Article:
After the conclusion of the events at Iserlohn, the Empire launches an offensive on the 30th anniversary of Friedrich’s coronation. Reinhard is pleased that he’s able to participate in an expedition, but at the same time he’s reach a new level of cynicism because of how they got there. On the Alliance side, Rear Admiral Holland sees himself as the new Ashbey and the higher-ups pretty much let him have their way. When the battle gets underway, he impresses everyone on the Imperial side, except Reinhard and Kircheis who are unimpressed by his abandonment of tactics.
The episode began with the announcement of the expedition, which was driven more by Friedrich’s terrible domestic record as a ruler than anything else as he reached the rare milestone of 30 years of rule. Muckenburger, for his part, was hesitant to push for the move into Alliance space, but he could do nothing other than look dignfied while powerless. This was something Reinhard picked up on as the fleets launched from Odin.
On the Alliance side, there was already anticipation of an invasion, so fleets had been moved in to intercept. However, they had not adequately supplied them, so private merchants were hired to do some of the work. Unfortunately, Lobos had told the escort ships not to take too many risks before the big battle, so they generally abandoned the merchants at the first sign of trouble.
This came to a head in one incident where a group of merchant ships were left with one cruiser to protect them against a pair of Imperial cruisers. The Grand Canal protected the civilian ships, but the crew lost their lives in a massacre. This was seen as a triumph by the Alliance military who held a ceremony to celebrate the sacrifice that was made.
The promising Rear Admiral Holland was on hand to tell the media how they would make amends for the lives lost by beating the Empire. He was also being compared to Ashbey before the coming battle, which he also welcomed. Yang was also there, and gave a quote about how they should have given the Grand Canal some help rather than posthumous medals. The press officers were quick to usher him away, though.
The preparations for the battle progressed. Holland had his obvious plan to choose Tiamat as the battlefield approved by saying he would replicate Ashbey’s total victory. On the Empire’s side, Reinhard was giddy with the disagreements taking place between Muckenburger’s subordinates, but he would have to attend a strategy meeting with him to his regret. At that meeting, Reinhard could only think about how both sides were incredibly stupid in how they fought battles, but when asked he intentionally gave no thoughts on strategy. He also thought it was rather silly that champagne was brought out to celebrate a victory in the battle that hadn’t even started yet. The commanders on each side were a perfect match tactically from Reinhard’s point of view, in a bad way.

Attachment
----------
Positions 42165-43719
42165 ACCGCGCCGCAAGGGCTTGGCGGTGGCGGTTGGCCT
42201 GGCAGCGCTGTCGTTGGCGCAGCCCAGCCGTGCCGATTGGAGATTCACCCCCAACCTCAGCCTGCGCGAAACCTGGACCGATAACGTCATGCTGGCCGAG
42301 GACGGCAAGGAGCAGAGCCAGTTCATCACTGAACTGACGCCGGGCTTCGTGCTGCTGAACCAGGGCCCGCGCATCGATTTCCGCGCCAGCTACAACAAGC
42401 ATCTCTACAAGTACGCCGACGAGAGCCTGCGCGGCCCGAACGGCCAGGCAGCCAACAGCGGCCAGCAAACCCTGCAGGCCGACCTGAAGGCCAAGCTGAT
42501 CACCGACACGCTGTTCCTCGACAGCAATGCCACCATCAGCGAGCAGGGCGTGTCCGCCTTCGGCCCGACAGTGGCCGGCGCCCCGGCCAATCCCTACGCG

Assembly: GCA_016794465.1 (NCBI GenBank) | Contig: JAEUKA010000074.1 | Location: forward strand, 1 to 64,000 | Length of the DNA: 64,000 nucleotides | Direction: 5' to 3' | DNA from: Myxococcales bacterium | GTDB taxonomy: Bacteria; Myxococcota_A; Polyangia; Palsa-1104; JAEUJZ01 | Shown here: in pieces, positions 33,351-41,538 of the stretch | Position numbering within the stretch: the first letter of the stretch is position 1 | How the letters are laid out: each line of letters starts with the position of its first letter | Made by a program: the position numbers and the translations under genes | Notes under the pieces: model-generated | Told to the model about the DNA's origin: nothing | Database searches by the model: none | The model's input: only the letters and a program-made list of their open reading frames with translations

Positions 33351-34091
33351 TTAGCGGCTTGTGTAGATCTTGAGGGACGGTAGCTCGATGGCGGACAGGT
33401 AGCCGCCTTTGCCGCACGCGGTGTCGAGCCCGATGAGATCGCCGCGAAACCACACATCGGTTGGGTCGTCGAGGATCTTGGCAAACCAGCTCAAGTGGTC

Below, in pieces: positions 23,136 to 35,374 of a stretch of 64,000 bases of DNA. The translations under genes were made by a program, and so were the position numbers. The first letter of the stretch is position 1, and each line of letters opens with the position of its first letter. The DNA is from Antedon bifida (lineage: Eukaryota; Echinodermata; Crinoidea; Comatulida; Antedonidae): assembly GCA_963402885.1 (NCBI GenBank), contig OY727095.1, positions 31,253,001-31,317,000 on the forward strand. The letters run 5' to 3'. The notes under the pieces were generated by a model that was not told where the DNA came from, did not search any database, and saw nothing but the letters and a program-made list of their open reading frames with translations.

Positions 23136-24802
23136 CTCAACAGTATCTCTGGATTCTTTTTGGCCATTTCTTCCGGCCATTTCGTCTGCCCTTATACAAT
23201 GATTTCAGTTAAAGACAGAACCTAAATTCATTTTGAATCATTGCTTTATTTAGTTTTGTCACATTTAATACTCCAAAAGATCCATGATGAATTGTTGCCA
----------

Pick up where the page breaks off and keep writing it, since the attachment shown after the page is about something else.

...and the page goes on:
Just as the battle was about to get underway, Holland sent communications to the other Alliance commanders asking for autonomy from the rest of the fleets. While Bucock argued with him over the idea, Holland’s insults of his age and more generally his charisma won him the argument.
The battle began with Reinhard’s fleet stationed safely in support, much like Grimmelshausen’s was at Van Fleet, but the potential to get involved and earn a promotion to Admiral was definitely there. Holland, meanwhile, went on the full offensive with his fleet executing brilliantly fluent movements through the Empire’s front line fleets which had them in a state of panic.
Reinhard, though, was rather unimpressed. He saw the other commander as someone who thought they were being brilliant by blowing up all tactical theory, when real creativity is coming up with a new theory. However, one of his subordinates was impressed by Holland and made it a point of highlighting that Reinhard was just observing at this point while the other guy was wreaking havoc. Reinhard needed every fiber of patience in his body to wave him away, and though he knew waiting for Holland’s fleet to use up all its energy before moving in. Reinhard wanted to be praised by Kircheis for what he was doing, but he knew that if it worked out Kircheis would ask for Reinhard to forgive them.
Thoughts: Whoever commented all those months ago about the next coming of Ashbey was definitely right. I do like how silly it is that someone could get to the point of commanding a fleet while having absolutely no clue about tactics. It does actually seem somewhat plausible, like a businessman who blows up companies but has a fantastic handshake. The conclusion to the battle will surely come as Holland’s resources run out and Reinhard moves in. That’s probably the command opening Yang needs.